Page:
A Study of Colossians 2:15-19 covers disarming the rulers and authorities, avoiding disqualifications, and holding fast to the head.

A Study of Colossians 2:15-19. Disarming the rulers and authorities

V.15 He disarmed the rulers and authorities and put them to open shame, by triumphing over them in him.

This verse continues Paul’s thought in V.14 where he talks about “cancelling the record of debt” and “nailing it to the cross.”

The Greek word for “disarmed” is apĕkduŏmai, which means to divest wholly oneself, put off and despoil. It also includes the idea of stripping away. The Greek word for “triumphing” is thriambĕuō, which means to conquer, give victory, and to make an acclamatory procession.

And it presents a familiar picture to the Colossians. When Roman generals returned home after winning a war, they paraded through the middle of town followed by their spoils of war: loot and captured prisoners. It was a public declaration of victory.

Who are the rulers and authorities?

Who Paul specifically means by “rulers and authorities” is unclear. Is he alluding to the Roman authorities and Jewish religious leaders who collaborated to arrest and crucify Jesus? They abused their power and initially won. But in the end, the tables were turned and Jesus was the real winner. Because his death set mankind free from sin. An eternal victory and inspirational, underdog story for sure.

However, Paul more likely means the pagan Gods and spiritual beings he alluded to earlier that the Colossians used to follow. That held them captive. Their power over the Colossians was now stripped away. Although the “who” may not be clear, the point Paul’s making is. Jesus has triumphed, over these rulers and authorities, removed their power, and set the Colossians free.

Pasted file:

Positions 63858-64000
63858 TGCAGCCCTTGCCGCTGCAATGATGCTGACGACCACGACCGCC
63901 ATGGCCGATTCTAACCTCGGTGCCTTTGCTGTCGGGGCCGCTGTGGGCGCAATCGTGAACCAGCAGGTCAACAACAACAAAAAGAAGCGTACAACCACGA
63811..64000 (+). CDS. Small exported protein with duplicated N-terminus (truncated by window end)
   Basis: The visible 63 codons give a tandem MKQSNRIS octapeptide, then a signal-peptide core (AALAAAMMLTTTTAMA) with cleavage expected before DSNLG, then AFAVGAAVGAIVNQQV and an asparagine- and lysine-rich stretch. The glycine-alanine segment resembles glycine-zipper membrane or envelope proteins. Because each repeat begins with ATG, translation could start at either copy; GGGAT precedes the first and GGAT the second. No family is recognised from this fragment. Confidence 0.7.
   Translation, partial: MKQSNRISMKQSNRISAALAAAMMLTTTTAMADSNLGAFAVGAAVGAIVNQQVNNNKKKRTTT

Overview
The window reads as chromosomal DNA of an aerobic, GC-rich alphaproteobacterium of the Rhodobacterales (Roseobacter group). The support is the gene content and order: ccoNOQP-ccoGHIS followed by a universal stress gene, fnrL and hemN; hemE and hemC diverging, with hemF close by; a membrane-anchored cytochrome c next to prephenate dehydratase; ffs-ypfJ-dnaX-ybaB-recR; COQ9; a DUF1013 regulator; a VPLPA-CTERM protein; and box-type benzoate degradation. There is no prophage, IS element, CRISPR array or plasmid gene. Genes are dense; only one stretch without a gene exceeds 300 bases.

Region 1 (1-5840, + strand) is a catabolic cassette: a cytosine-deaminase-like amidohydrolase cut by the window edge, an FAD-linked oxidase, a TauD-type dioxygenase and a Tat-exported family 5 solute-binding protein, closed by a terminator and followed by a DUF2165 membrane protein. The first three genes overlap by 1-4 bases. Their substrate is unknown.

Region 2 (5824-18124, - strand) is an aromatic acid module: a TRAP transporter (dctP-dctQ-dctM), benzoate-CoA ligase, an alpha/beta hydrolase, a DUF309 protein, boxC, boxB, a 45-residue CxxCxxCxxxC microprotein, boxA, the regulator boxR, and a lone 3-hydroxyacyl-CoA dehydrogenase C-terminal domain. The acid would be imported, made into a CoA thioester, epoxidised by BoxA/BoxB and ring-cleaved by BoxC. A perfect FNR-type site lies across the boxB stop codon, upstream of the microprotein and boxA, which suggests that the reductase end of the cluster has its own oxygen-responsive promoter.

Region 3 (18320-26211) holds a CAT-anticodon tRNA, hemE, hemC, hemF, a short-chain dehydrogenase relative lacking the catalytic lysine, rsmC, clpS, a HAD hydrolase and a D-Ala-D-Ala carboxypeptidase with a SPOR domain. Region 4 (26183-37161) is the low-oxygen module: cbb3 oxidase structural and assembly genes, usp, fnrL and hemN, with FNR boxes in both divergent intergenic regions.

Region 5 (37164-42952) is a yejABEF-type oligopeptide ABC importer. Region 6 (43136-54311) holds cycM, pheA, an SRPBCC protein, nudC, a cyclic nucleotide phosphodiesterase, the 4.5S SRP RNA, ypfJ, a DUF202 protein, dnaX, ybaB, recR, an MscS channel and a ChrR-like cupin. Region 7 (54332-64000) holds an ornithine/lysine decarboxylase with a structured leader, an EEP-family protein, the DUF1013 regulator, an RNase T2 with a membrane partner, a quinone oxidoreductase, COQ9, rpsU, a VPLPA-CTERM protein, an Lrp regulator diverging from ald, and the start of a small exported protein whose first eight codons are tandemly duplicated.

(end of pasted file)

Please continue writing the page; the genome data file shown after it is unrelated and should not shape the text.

V.16 Therefore let no one pass judgment on you in questions of food and drink, or with regard to a festival or a new moon or a Sabbath.

Now that Paul has established their sins are forgiven, debt cancelled, rulers and authorities disarmed and Jesus triumphant, he moves forward with a conclusion. And he starts with a “therefore.” In other words, here is what’s next now that these things are settled.

The Greek word for “pass judgment” is krinō, which means to distinguish, decide, to try, condemn and call into question. Apparently, part of the false teaching involved regulations and observances related to Old testament, Jewish law around diet and Jewish holy days. And Paul reasserts they are not required to follow these religious practices. And not to let others condemn them for not doing so because Christ has established new covenant.

A Study of Colossians 2:15-19. Avoiding disqualifications

V.17 These are a shadow of the things to come, but the substance belongs to Christ.

In this verse Paul positions the words “shadow” and “substance” in contrast to one another. The Greek word for “shadow” is skia, which means shade or a shadow. The Greek word for “substance” is sōma, which literally means body. And Paul’s using them to make a distinction. A shadow offers an obscure view and anticipates what is to come. But Jesus is clearly visible and a present reality. Other verses on “shadow” include Hebrews 8:6 and 10:1.